In addition, Law 2/2011, of 4 March, on Sustainable Economy establishes that the connection to the public electronic communications network for functional access to the Internet, guaranteed as part of the universal service, must allow broadband data communications at a download speed of 1Mb/s.

In order to guarantee universal service, Spanish regulation provides that when the provision of any of the services included in the universal service is not guaranteed by the free market, the Ministry of Economy and Business (formerly, Ministry of Industry, Energy and Tourism) shall designate the telecommunications operators in charge of providing such services so that the entire national territory is covered.

Regarding the costs and financing of the universal service, the Spanish National Commission on Markets and Competition (“CNMC” in Spanish) is the competent authority to determine whether the net cost of the universal service being offered by operators obligated to provide this service represents an unfair burden for them, in which case, such cost will be distributed among such operators with gross operating revenues derived either from the operation of networks or the provision of telecommunications services amounting to €100,000,000.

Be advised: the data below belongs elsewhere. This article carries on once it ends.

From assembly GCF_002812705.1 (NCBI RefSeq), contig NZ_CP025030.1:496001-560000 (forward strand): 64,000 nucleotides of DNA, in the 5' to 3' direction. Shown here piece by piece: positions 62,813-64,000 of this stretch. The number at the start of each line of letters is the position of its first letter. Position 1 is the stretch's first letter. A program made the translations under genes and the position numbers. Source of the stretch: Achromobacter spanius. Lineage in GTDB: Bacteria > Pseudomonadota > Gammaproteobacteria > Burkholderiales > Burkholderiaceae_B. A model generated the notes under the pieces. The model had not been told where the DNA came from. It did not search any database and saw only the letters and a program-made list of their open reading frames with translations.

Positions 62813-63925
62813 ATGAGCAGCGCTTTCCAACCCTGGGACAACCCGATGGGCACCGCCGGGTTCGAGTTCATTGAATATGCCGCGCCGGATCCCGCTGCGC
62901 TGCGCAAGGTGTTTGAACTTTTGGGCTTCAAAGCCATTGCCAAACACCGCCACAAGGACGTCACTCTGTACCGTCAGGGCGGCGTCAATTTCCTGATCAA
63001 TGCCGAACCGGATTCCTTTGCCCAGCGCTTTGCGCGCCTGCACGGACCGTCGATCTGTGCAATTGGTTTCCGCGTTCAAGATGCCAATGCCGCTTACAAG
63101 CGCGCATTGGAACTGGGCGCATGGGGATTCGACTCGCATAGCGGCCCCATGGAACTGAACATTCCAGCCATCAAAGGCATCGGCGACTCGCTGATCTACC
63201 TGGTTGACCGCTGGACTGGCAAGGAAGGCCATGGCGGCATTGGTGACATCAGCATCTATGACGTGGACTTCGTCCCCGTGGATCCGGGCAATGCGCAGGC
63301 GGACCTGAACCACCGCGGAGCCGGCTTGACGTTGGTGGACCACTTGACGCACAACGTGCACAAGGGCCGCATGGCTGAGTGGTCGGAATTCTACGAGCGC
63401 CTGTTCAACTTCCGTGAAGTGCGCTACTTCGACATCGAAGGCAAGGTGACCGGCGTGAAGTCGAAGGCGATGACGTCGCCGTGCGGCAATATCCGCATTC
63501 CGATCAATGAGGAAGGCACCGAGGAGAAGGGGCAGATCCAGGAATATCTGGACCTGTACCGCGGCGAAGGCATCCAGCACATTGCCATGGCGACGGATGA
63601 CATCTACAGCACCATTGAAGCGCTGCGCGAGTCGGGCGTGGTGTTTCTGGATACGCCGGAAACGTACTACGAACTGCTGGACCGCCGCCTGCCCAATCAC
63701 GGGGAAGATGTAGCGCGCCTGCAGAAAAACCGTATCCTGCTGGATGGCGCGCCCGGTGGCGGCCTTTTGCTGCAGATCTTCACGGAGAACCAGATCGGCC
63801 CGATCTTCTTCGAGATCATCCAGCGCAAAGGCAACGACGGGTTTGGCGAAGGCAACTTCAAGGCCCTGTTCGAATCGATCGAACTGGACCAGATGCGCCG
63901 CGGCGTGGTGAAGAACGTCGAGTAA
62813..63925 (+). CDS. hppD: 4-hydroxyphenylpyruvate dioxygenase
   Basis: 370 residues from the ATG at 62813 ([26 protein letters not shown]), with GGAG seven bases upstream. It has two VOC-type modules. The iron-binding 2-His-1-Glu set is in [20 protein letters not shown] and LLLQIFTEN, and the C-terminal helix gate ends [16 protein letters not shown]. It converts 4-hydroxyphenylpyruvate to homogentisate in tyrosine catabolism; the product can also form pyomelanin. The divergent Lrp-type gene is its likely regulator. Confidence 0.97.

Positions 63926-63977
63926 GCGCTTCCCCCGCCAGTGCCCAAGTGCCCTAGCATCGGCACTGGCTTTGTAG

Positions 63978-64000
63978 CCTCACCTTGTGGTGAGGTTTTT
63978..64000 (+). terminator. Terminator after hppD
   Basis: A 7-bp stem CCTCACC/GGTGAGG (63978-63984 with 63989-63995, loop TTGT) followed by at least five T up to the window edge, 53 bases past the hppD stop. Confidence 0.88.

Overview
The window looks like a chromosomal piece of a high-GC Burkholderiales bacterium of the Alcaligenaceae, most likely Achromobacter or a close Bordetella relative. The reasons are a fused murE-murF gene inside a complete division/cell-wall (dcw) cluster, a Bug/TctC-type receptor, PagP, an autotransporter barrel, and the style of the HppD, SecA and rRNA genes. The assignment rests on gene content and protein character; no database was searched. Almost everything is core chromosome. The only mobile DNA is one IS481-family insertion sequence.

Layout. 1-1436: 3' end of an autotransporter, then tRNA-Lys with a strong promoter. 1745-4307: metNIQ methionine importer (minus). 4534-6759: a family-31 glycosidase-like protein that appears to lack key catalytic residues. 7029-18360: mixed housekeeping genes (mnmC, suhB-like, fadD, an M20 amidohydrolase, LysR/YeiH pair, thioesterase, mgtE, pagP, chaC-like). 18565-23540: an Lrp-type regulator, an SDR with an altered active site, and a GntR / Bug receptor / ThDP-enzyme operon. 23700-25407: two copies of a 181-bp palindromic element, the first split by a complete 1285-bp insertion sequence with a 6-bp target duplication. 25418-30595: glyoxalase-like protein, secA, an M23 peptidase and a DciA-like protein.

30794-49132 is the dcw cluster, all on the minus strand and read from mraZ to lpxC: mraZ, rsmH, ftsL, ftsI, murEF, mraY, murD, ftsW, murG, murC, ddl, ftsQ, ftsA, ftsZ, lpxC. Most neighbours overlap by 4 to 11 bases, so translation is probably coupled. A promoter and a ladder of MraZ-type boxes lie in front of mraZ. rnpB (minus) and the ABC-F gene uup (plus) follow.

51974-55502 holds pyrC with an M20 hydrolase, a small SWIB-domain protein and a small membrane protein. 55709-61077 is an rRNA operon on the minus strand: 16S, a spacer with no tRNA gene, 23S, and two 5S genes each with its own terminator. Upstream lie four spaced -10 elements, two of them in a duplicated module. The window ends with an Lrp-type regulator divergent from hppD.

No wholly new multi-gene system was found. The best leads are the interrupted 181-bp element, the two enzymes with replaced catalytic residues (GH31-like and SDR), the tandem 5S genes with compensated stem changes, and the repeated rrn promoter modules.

Finally, in order to guarantee the financing of the universal service, Spain has created a National Fund for the Universal Service, which is managed by the CNMC.

See also Spain universal service and regulatory accounting.


To find provisions in general laws covering competition policy - most of these laws cover universal access / service, visit General Telecommunications Framework.

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Updated: October 10, 2021